As a very unfortunate series of events unfolded in the greater Trenton area Sunday, dozens of South Ward residents were left standing in the heat and rain with no initial consideration for their physical well being.
With law enforcement types of all stripes on hand to apprehend a fugitive, there was no one present to attempt to deal with the needs of the residents evacuated from neighboring homes.
While it is understandable that things might get overlooked in the initial moments of a crisis, shouldn't there be procedures and considerations in place to communicate with and support those who are impacted by government actions?
In a newspaper report on the handling of the situation by City leaders, Trenton Mayor Doug Palmer is quoted as saying he wasn't told about the evacuations or made aware of the plight of those forced from their homes. He further claims to have been in constant touch with Police commanders on the scene and yet hours went by before any relief actions were taken.
True, once he became aware of the plight of the residents left without shelter, food, beverages or rest room facilities, the Mayor acted. Unfortunately, it wasn't until hours had gone by that any of this occurred.
Yet, when criticized by a resident for failing to perform his duties to the citizens of Trenton, the Mayor is reported to have "bristled" that he indeed did do his job. Well, he may have acted as Mayor, but the performance was less than stellar and he deserves the criticism.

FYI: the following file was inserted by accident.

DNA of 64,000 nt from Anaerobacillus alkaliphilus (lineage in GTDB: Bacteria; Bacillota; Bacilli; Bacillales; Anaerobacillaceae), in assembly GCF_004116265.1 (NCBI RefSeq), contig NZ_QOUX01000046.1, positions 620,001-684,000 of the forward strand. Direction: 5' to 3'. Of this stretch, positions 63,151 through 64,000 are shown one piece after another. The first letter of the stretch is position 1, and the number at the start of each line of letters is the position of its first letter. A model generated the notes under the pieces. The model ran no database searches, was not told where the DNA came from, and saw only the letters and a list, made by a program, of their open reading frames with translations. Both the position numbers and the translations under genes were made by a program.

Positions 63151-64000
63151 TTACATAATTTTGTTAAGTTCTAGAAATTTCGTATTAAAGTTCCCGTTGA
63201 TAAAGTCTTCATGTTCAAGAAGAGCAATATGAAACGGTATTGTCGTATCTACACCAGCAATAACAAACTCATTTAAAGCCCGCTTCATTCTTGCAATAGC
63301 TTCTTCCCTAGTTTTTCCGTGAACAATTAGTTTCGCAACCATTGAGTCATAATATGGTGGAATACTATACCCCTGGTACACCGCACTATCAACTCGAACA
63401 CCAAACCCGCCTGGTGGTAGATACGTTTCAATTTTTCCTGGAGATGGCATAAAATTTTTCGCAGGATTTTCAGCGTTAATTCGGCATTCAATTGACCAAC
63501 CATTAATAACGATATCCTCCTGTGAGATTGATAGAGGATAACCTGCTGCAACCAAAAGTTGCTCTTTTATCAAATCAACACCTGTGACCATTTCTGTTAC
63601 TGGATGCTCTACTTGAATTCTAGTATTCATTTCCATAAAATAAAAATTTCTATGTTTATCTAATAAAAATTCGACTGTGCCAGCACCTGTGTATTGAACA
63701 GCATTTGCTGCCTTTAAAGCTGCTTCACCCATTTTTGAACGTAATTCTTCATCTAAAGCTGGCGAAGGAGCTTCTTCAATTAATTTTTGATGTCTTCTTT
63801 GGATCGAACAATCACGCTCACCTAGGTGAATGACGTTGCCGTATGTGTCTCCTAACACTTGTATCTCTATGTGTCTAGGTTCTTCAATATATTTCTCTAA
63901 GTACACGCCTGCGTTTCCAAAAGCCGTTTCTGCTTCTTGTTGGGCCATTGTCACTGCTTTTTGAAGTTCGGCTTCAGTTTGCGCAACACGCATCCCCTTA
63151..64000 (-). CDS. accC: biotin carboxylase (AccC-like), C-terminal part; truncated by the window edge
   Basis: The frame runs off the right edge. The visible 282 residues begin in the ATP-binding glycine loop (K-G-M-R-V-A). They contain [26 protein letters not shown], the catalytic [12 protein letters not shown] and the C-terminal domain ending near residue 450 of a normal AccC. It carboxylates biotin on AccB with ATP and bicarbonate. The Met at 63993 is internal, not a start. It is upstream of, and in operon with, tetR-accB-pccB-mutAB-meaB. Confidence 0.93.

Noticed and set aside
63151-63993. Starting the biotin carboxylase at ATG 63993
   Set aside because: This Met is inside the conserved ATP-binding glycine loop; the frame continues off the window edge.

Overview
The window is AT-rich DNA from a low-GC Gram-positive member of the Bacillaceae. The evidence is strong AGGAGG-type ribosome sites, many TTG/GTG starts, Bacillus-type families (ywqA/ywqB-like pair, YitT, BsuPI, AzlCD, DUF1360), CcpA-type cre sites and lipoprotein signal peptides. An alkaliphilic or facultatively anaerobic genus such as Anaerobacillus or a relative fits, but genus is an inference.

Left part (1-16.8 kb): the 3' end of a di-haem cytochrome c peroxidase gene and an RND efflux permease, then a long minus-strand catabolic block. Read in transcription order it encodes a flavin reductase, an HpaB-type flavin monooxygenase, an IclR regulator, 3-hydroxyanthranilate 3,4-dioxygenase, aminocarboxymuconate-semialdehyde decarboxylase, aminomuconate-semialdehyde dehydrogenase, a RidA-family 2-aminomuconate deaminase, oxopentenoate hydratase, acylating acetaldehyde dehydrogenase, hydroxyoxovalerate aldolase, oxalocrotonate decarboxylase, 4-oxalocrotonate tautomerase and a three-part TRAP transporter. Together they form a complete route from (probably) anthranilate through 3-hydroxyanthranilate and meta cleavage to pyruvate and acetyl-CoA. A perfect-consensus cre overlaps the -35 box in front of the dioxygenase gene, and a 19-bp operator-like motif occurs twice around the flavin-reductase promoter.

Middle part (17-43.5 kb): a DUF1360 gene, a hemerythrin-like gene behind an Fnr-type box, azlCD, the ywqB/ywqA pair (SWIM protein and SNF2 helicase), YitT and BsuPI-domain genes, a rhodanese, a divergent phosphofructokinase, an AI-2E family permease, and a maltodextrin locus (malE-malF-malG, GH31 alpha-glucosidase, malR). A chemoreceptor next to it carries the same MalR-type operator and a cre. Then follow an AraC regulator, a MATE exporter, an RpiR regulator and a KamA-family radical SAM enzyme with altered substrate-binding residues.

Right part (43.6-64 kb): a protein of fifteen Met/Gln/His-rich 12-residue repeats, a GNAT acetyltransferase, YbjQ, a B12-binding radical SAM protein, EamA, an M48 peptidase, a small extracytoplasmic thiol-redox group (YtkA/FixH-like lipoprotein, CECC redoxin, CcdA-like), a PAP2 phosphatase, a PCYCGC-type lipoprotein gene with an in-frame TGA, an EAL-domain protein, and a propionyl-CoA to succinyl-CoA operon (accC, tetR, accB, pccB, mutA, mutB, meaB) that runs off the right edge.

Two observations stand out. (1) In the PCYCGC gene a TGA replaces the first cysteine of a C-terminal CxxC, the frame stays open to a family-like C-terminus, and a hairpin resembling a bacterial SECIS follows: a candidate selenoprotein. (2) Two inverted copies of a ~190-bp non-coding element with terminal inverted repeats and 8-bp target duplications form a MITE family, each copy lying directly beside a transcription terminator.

Now before any of you dear readers throw up your hands and claim this as just some more unwarranted Mayor bashing, consider two items:
Mayor Douglas H. Palmer is in his fifth term as the elected leader of this city.
He has been chosen to head up the U.S. Conference of Mayors based upon his leadership skills and successful management of the affairs of New Jersey's Capital City.
After 17 years in office is the Mayor's leadership so good he can literally "phone it in" from afar.
Rather than being on site to see exactly what was happening and how it was impacting the residents, the Mayor relied upon phone reports from law enforcement officials on the scene.
Why wasn't the Mayor on hand to witness for himself what the situation was? And if not the Mayor, why not a staff member empowered to act on behalf of the people? Why wasn't the Ward Councilman notified by the Mayor immediately?
Why wasn't the Police Director on-site...oh right, he doesn't live in the town where he's employed as is dictated by local ordinance (but that is a story for another time). And, for thta matter, where was the highly compensated, city-car driving Special Assistant to the Mayor?
Why isn't there a public communication/coordination component to these types of emergency scenarios? One might expect these oversights from a rookie Mayor, but they are inexcusable from a veteran officeholder.
In the spring of 2006 when a rash of shootings left Trenton nearly under martial law, the Mayor and the Police Commanders failed to notify and communicate with the public in general and with various groups and institutions that would specifically be impacted by some of their actions.
Countless hours over several years have been spent trying to forge better relationships between the public and the police as well as other city departments. And it's funny how, when they want to, various City officials can tap into that network to communicate things they want to spread the word about.
But when it really counts, the contacts are not utilized; community leaders are not brought in to help; and even the local council people are left in the dark.
A veteran Mayor knows better. A good Mayor does better.